* * *
After taking away the three boxes of useless tops, Chris returned to work determined to take greater care to watch the tops as they fell into the cardboard box, in a
bid to make up for the lost time.
He had hardly returned to work, however, when the flow of tops ran out completely. Chris looked toward the cement-mixer shaped hopper above the threading wheel, and
saw that it was almost full. Yet for some unknown reason none of the tops ran down the runnel to the threading wheel.
For ten minutes Chris experimented with the machine, turning it on and off and tapping at the wire runnel with the screwdriver which Georgio had left with him.
Chris yelped as his wrist was twisted violently as the screwdriver stuck in a cog of the threading wheel. The wheel wrenched the screwdriver out of Chris’ hand and
span the screwdriver hard back at him. He jumped quickly to the left and was hit hard in the hip by the butt of the screwdriver, which then raced across the factory floor, stopping almost at the
feet of Georgio, who had walked across from his office to see what was causing the hold up.
Chris rubbed at his hip with one hand and thought, “A few more centimetres to the left and I’d be singing soprano in the church choir!”
Georgio shrugged his contempt at Chris’ inefficiency. He took Chris by the arm and led him around to the back of the threading machine.
Chris saw that there was a small flap in the stationary base of the overhead hopper, through which, as Georgio demonstrated, scrap metal could be hooked out of the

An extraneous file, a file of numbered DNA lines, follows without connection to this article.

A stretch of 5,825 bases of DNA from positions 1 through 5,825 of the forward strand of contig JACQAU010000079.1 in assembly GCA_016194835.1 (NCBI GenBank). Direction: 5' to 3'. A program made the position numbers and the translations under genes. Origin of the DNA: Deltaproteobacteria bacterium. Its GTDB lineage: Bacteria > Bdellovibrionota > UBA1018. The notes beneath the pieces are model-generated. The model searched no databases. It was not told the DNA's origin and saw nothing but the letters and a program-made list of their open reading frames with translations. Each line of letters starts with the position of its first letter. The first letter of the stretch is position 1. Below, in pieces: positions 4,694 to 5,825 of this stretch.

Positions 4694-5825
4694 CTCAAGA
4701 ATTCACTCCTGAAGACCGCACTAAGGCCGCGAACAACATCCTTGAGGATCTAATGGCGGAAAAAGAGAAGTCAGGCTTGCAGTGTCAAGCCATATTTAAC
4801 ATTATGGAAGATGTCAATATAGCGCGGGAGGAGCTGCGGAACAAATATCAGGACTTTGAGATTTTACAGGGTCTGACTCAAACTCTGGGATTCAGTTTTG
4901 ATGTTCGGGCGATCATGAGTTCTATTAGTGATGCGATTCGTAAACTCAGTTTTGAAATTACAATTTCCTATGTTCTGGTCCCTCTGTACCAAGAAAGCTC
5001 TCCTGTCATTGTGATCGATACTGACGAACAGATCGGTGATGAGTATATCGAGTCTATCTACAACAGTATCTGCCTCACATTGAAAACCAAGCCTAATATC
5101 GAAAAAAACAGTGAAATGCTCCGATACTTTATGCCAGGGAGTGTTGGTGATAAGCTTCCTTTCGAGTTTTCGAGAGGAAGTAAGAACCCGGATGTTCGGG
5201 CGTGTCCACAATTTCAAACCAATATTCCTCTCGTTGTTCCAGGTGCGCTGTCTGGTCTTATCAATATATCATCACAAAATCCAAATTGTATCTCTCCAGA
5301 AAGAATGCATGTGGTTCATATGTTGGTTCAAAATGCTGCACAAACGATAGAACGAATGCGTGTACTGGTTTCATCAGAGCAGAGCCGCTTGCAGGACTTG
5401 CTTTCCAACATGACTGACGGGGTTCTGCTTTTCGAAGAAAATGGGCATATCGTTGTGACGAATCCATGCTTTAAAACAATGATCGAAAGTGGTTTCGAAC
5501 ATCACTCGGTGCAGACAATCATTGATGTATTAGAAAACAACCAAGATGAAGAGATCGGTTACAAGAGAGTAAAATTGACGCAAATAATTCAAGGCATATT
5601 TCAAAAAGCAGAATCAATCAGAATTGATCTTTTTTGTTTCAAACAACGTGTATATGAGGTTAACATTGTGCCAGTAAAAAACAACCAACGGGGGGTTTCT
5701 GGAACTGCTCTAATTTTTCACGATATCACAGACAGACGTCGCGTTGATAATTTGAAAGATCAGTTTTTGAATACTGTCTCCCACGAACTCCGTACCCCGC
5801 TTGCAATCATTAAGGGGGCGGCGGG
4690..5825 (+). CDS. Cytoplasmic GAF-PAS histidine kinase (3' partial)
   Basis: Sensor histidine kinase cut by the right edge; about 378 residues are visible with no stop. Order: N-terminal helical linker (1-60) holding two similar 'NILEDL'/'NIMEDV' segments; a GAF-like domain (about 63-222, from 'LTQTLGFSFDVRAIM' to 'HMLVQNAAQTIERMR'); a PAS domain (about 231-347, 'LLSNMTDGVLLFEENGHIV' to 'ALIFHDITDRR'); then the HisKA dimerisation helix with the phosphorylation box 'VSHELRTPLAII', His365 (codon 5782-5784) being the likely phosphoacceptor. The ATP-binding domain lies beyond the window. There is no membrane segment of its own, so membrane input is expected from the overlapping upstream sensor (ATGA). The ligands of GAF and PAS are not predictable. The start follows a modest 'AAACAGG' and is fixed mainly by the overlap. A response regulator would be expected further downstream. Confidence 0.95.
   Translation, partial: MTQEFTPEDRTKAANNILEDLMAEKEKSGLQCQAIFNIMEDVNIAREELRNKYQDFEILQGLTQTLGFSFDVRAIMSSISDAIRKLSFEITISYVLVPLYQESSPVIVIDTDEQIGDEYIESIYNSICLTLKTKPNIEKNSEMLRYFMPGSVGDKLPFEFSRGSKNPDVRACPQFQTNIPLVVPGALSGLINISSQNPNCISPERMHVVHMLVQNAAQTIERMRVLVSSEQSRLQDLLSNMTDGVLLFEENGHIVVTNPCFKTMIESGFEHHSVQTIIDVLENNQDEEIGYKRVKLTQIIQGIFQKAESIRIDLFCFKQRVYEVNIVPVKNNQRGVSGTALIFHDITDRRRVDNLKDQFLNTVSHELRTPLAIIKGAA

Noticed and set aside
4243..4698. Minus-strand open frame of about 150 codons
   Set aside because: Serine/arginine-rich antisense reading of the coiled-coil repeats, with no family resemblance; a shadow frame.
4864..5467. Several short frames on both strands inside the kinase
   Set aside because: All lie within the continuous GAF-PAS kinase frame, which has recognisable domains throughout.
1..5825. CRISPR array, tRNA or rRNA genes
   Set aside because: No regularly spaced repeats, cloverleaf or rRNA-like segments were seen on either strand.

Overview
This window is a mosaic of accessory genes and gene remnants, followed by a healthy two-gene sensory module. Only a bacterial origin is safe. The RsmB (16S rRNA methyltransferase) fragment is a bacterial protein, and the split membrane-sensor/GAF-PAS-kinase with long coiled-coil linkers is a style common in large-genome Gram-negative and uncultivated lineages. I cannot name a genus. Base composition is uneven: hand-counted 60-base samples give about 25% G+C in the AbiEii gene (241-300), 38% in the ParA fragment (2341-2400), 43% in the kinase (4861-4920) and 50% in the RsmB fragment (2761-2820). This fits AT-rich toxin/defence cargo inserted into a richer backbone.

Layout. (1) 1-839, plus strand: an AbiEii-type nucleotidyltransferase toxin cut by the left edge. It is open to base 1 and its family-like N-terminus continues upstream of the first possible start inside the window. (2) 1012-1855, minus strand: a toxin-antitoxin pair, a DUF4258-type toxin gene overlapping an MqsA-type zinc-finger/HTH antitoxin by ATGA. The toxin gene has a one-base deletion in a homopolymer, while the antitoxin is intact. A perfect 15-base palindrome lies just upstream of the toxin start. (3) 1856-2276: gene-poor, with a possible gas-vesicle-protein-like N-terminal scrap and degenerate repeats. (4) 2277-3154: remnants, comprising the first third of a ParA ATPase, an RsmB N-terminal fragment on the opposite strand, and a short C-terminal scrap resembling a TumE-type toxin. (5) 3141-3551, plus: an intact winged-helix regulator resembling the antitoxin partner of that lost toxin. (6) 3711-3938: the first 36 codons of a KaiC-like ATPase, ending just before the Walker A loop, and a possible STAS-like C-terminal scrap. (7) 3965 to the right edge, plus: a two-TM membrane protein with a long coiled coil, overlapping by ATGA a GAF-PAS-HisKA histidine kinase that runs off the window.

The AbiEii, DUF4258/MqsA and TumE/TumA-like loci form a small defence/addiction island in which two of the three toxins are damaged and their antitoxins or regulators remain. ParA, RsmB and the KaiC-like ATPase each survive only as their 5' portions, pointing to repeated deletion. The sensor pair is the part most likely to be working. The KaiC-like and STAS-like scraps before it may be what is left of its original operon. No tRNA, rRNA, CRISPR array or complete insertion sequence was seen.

hopper with the screwdriver.
When Chris moved around to switch off the threading machine, Georgio waved a hand frantically to stop him. An hour later, after the machines had been shut down for
morning tea, Georgio explained, “The machinery must never be shut down, except for ten minutes for morning smoko and twenty minutes for lunch.”
When Chris questioned the safety of picking scrap metal out of the hopper while it was operating -- since there would be no one within reach of the red emergency
shut-off button at the front of the machine -- he was told, “You’re being paid to do a job, so just shut up and do it! You don’t hear anyone else complaining, do you?”
* * *
Chris sat by himself in the small tea room. At the beginning of the break he had tried to strike up a conversation with three Greek youths, however, they had soon
realised the futility of the effort and had moved to another table.
He took a sip of coffee and looked toward the front of the room, where the union representative -- a tall, deathly thin, grey-haired, grey-skinned old man, who looked